ROCKY MOUNTAIN NATIONAL PARK, Colo. — Rocky Mountain National Park can be called a cornerstone of Colorado. That title feels fitting, after looking at how many people visit the park every year.
The year 2019 was record-breaking for Rocky Mountain National Park, with 4.6 million visitors. Last year was a close second, recording 4.4 million visitors, even with a reservation system in place.
July is normally the busiest month for the park, with more than 900,000 visitors.
Over the last seven years, those with Rocky Mountain National Park said they have seen a 42% increase in visitation, and as a result, are starting to see the impacts associated with so many people.
“Resource impacts, visitor and staff safety, operational capacity, just a lot of issues that we're managing for with an increased visitation," said Kyle Patterson, the public affairs office for Rocky Mountain National Park. “We have been managing for that congestion since 2016. And then in 2020, we started piloting park-wide timed entry permit system.”
The Beaver Meadows Entrance is the busiest in all of Rocky Mountain National Park, which around 85% of visitors use. A 45-minute wait period is typical for busy days, Patterson said. Sometimes on weekends, visitors may spend around an hour in line.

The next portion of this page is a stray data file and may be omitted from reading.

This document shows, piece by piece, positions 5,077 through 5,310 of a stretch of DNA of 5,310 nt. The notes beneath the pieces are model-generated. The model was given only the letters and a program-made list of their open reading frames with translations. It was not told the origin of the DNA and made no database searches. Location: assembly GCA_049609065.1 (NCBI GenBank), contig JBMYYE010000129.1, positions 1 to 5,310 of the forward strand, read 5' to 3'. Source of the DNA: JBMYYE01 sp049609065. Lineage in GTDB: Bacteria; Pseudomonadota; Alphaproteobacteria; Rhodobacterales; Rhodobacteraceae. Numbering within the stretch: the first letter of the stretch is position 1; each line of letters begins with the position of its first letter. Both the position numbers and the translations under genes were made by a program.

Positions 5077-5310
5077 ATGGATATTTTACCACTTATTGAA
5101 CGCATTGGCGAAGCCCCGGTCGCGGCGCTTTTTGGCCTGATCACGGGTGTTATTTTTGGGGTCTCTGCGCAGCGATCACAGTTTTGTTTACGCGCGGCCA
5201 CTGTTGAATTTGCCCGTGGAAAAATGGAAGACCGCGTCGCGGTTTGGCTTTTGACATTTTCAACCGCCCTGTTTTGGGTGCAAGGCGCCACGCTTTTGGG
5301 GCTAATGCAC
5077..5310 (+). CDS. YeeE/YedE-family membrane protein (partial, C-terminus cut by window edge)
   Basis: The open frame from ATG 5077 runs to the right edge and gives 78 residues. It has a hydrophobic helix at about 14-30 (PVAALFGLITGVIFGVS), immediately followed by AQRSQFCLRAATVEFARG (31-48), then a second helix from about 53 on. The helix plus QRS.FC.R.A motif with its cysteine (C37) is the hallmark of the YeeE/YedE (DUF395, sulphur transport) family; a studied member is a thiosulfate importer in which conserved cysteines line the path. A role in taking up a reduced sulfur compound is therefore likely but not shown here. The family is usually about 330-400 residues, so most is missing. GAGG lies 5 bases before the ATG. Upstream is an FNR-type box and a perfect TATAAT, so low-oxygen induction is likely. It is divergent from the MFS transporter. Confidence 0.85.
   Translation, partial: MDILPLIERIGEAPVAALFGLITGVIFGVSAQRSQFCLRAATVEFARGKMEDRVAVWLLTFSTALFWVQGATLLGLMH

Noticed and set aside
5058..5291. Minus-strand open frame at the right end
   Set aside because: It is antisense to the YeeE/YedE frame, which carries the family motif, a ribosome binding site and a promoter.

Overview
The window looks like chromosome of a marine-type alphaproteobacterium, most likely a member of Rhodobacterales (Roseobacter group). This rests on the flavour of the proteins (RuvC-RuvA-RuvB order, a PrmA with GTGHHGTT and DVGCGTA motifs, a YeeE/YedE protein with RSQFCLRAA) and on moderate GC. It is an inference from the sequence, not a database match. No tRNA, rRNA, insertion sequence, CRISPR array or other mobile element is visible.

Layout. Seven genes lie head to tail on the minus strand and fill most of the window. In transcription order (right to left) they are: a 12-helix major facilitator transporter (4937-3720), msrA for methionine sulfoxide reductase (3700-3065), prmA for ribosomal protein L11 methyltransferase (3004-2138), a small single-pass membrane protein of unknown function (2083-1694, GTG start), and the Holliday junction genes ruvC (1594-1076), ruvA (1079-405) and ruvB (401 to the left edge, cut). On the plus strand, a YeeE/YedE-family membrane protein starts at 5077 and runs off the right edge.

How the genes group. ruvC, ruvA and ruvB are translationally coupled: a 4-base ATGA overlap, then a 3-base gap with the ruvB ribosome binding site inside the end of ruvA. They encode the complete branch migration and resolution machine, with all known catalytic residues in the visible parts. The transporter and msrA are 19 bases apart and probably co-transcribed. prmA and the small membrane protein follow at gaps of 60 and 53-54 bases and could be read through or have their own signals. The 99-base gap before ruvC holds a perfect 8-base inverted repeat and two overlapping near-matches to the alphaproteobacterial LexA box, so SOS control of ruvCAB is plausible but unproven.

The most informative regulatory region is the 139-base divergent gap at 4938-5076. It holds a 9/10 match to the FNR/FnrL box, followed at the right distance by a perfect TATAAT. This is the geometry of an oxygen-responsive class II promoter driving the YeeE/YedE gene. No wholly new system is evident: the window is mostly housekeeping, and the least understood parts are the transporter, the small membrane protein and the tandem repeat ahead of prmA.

At the entrance is a gate that was used from 2004-2019 as a FastPass lane. The national parks pass system changed in 2019, and their annual passes no longer work with their gate.
“We recently came to the public to ask them their thoughts on how they would feel about a voluntary, optional possibility to use a transponder to come through our FastPass gate," Patterson said. “Transponders are little devices. So, they're about the size of a credit card, and you actually affix them on your windshield.”
A transponder would cost $15 for visitors with annual or lifetime passes. If the park moves forward with the proposal, sales would start late next spring. The first gate to use the transponders would be the Beaver Meadows Entrance. In the next three to four years, the goal is to have that ability at all of their major entrance stations.
Patterson said, depending on the day, the transponders could alleviate the time spent waiting in line by 30-45 minutes.
The transponders could not be used during the timed entry permit reservations, except before 9 a.m. and after 3 p.m. The park uses the reservation system from May 27 to October 10.
Rocky Mountain National Park is accepting public comment on the transponder system through the end of July. Comments can be submitted by clicking here.
Comments can also be mailed to:
Rocky Mountain National Park
Office of the Superintendent
1000 US Hwy 36
Estes Park, CO 80517